Would You Like Some Pie?

Go, Go, Lor Bak Go! (Turnip cake)

Lor Bak Go, translated as turnip cake, is a traditional Chinese savory food that can be eaten at any time of the day. Lor bak go reminds me of my grandmother. She would make them from scratch, wrap it up, and my sister and I would take a 9-inch cake tin-sized loaf home and demolish it within a week, having it for 2 meals every day. My grandmother made many foods from scratch, and I always believed whatever she made were monumental tasks requiring decades of experience.

A few months ago during my school strike, I began searching for a lor bak go recipe to tackle. I was a bit stuck on the specific type of flour to use, but lo and behold - trusty T&T had it in stock for less than $2CAD each bag! I didn't even need 1/4 of each. The other ingredients I needed were a giant white turnip, preserved Chinese sausages, shitake mushrooms, and optional dried scallops, sesame, spring onion, and seasoning.

The turnip needed to be shredded - it was through these little tasks that I found cooking therapeutic. And of course, it was a fun group activity though it got a bit messy in the tiny kitchen.

We needed 3lbs of shredded turnip - but we didn't have a scale nor did we have the slightest idea of weight, so we guesstimated and diced ingredients to half the portion of the recipe. We made one batch vegetarian (shitake mushrooms only) and steamed it first. We had to keep refilling the pan with water because the water kept drying up. And every time we refilled it, it took time for it to get steaming even though we used hot water. The supposedly 30 min process took much longer.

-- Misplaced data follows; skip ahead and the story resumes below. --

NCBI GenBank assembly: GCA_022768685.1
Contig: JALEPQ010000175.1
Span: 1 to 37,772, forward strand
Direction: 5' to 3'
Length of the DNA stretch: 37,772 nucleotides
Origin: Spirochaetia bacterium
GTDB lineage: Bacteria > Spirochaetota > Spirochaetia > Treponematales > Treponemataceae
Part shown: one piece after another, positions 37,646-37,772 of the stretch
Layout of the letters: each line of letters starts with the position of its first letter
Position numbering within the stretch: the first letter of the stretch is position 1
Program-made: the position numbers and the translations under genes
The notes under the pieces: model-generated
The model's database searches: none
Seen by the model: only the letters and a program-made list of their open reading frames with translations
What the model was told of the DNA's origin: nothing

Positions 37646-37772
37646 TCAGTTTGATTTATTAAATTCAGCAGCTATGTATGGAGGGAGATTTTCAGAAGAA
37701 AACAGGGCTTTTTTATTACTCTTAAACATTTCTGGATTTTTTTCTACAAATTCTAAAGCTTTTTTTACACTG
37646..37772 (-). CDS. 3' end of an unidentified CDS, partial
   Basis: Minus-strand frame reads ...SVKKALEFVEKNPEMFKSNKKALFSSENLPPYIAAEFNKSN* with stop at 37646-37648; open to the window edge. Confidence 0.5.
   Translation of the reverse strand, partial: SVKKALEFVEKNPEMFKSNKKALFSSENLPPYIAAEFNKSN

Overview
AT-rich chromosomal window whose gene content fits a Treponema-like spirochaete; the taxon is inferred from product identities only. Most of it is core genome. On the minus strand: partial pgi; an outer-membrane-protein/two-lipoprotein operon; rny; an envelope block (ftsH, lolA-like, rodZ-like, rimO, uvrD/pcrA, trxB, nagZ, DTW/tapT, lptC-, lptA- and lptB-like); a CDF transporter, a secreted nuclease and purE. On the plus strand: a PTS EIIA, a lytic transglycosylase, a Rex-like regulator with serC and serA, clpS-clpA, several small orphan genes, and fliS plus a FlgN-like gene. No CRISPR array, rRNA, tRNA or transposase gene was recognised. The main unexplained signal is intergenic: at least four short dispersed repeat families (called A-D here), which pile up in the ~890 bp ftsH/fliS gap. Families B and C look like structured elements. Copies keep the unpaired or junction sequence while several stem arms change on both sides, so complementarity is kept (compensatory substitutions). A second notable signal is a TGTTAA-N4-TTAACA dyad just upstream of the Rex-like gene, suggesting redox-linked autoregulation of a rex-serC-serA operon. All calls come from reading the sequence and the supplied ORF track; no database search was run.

So, the first batch of vegetarian lor bak go was completed. We gave it a taste... it was too bland and watery, even though we let it cool down and set for 10 minutes. I realized I forgot to season it.

So for the batch with preserved sausages and dried scallops, we added more rice flour and corn starch, and seasoned it much more. My friend had to leave so I let it continue and steam. Again, the steaming process took much longer - I think this batch took 90 minutes! It was a long wait but it was definitely worth it! This batch tasted much better, as we assumed, because the preserved sausages would release its savory grease as it was steamed.

I cut a portion and saved it for my friend. My sister - who was supposed to be on a health diet - and I devoured the rest within days. We either microwaved it to achieve the freshly steamed effect or fried slices on both sides until they were golden. If only I had the sweet sauce and sesame sauce like they do at dim sum restaurants! It would be perfect.

I can't wait to go back to Hong Kong and make my grandmother proud!

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